Cybersecurity firm Kaspersky has released its annual report on ransowmare attacks worldwide in 2019. According to the report, based on publicly available statistics, public organizations in at least 174 different cities around the world were victims of ransomware attacks.
This represents an increase of around 60% in the number of affected cities recorded in 2018. The report also mentions that the ransoms demanded by threat actors can range from $5k USD to $5 million USD. It should be mentioned that the bigger the ransom demanded, the more complications ransomware victims faced, especially when they are small organizations.
One of the aspects discussed in this work is the role that cybersecurity teams of affected organizations play during the incident response, which in conjunction with the not-so-recent policies against cybersecurity incidents have changed in some measure the approach taken by companies in combating ransomware, as well as the costs of recovering an attack have been modified.
However, the most decisive factor for the costs of a ransomware infection is the decision whether or not to pay the ransom. A clear example is the city of Baltimore, in the US. A few months ago the city suffered an encryption malware infection and, after refusing to pay a ransom of a few hundred thousand dollars, the city government began its recovery process, which was implemented with multiple failures, which elevated the recovery costs to $18 million.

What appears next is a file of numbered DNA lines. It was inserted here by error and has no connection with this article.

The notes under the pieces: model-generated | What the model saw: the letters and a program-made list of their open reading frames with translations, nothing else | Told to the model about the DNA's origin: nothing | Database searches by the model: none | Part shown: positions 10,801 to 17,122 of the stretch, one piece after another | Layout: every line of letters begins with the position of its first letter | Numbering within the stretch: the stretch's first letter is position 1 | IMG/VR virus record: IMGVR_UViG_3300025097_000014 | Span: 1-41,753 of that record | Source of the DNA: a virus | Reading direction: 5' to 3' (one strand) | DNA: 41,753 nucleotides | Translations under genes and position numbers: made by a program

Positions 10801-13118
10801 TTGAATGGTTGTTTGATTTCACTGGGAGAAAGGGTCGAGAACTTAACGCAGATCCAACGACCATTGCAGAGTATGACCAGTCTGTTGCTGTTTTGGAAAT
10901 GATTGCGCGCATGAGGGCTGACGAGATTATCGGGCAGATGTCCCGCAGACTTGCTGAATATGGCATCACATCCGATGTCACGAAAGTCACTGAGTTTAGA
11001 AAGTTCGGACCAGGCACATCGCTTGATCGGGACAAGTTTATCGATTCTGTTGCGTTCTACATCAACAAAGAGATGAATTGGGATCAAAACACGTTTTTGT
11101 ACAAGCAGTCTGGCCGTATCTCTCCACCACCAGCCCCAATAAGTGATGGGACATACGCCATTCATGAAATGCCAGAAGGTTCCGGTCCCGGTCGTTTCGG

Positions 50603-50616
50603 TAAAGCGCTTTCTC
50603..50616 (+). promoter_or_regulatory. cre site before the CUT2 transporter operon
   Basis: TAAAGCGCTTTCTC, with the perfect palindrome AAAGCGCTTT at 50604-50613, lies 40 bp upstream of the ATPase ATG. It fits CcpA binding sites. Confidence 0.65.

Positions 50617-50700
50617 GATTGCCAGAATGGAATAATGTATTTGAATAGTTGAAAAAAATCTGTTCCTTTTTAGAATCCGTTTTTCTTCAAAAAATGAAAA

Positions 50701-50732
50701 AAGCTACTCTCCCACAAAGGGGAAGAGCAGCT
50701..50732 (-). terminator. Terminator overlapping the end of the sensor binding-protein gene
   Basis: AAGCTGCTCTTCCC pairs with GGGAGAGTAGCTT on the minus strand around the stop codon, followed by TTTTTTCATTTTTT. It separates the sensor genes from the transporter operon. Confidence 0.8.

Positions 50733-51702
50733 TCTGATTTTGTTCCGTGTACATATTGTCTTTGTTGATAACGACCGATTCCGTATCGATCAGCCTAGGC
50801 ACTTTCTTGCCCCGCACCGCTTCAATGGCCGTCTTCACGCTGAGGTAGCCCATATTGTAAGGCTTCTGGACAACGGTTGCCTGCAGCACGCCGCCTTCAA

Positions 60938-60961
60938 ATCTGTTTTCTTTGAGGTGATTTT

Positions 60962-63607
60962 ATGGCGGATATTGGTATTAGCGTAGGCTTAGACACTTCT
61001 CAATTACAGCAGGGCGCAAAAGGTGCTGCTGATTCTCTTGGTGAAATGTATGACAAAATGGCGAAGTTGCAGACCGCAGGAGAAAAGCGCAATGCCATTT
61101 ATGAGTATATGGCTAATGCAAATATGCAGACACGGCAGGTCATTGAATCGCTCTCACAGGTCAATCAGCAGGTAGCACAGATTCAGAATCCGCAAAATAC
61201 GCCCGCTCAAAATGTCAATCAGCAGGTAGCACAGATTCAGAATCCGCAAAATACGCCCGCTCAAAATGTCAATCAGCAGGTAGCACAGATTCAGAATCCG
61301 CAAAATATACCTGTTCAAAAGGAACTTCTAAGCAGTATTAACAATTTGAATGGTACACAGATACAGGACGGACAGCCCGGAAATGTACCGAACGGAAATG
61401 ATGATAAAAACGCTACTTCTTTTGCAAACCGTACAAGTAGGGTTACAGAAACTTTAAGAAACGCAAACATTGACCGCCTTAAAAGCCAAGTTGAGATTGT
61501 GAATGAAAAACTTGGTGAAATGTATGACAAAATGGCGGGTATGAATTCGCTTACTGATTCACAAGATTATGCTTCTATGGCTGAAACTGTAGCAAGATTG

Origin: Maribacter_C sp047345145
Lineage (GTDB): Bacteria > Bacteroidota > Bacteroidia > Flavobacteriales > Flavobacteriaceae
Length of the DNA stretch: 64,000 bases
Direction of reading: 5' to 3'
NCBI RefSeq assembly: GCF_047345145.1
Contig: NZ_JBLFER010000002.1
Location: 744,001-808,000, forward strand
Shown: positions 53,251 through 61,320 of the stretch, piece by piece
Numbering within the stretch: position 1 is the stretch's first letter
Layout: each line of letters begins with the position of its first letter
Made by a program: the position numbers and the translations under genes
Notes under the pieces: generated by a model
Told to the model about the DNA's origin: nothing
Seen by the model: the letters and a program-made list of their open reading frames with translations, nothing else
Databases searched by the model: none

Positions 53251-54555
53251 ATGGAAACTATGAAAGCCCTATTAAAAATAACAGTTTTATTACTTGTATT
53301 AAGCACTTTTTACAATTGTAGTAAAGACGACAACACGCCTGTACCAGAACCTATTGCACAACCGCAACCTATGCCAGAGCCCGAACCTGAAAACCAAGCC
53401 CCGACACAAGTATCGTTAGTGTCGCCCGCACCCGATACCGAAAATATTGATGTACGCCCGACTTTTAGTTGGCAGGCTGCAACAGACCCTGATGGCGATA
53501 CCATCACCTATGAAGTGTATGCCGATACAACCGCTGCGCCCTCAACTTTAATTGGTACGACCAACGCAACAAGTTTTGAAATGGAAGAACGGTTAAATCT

Attack scenarios also vary depending on the affected city. One of the main scenarios relates to the use of remote access to a system without proper protections, although the most important figures still belong to two factors: social engineering campaigns and unauthorized access to software without update, cybersecurity experts say.
In addition to local governments, one of the new favorite targets of threat actors is hospitals and other medical services organizations. According to the International Institute of Cyber Security (IICS), more than 7% of ransomware attacks recorded globally in 2019 occurred in public and private health care organizations.
He is a well-known expert in mobile security and malware analysis. He studied Computer Science at NYU and started working as a cyber security analyst in 2003. He is actively working as an anti-malware expert. He also worked for security companies like Kaspersky Lab. His everyday job includes researching about new malware and cyber security incidents. Also he has deep level of knowledge in mobile security and mobile vulnerabilities.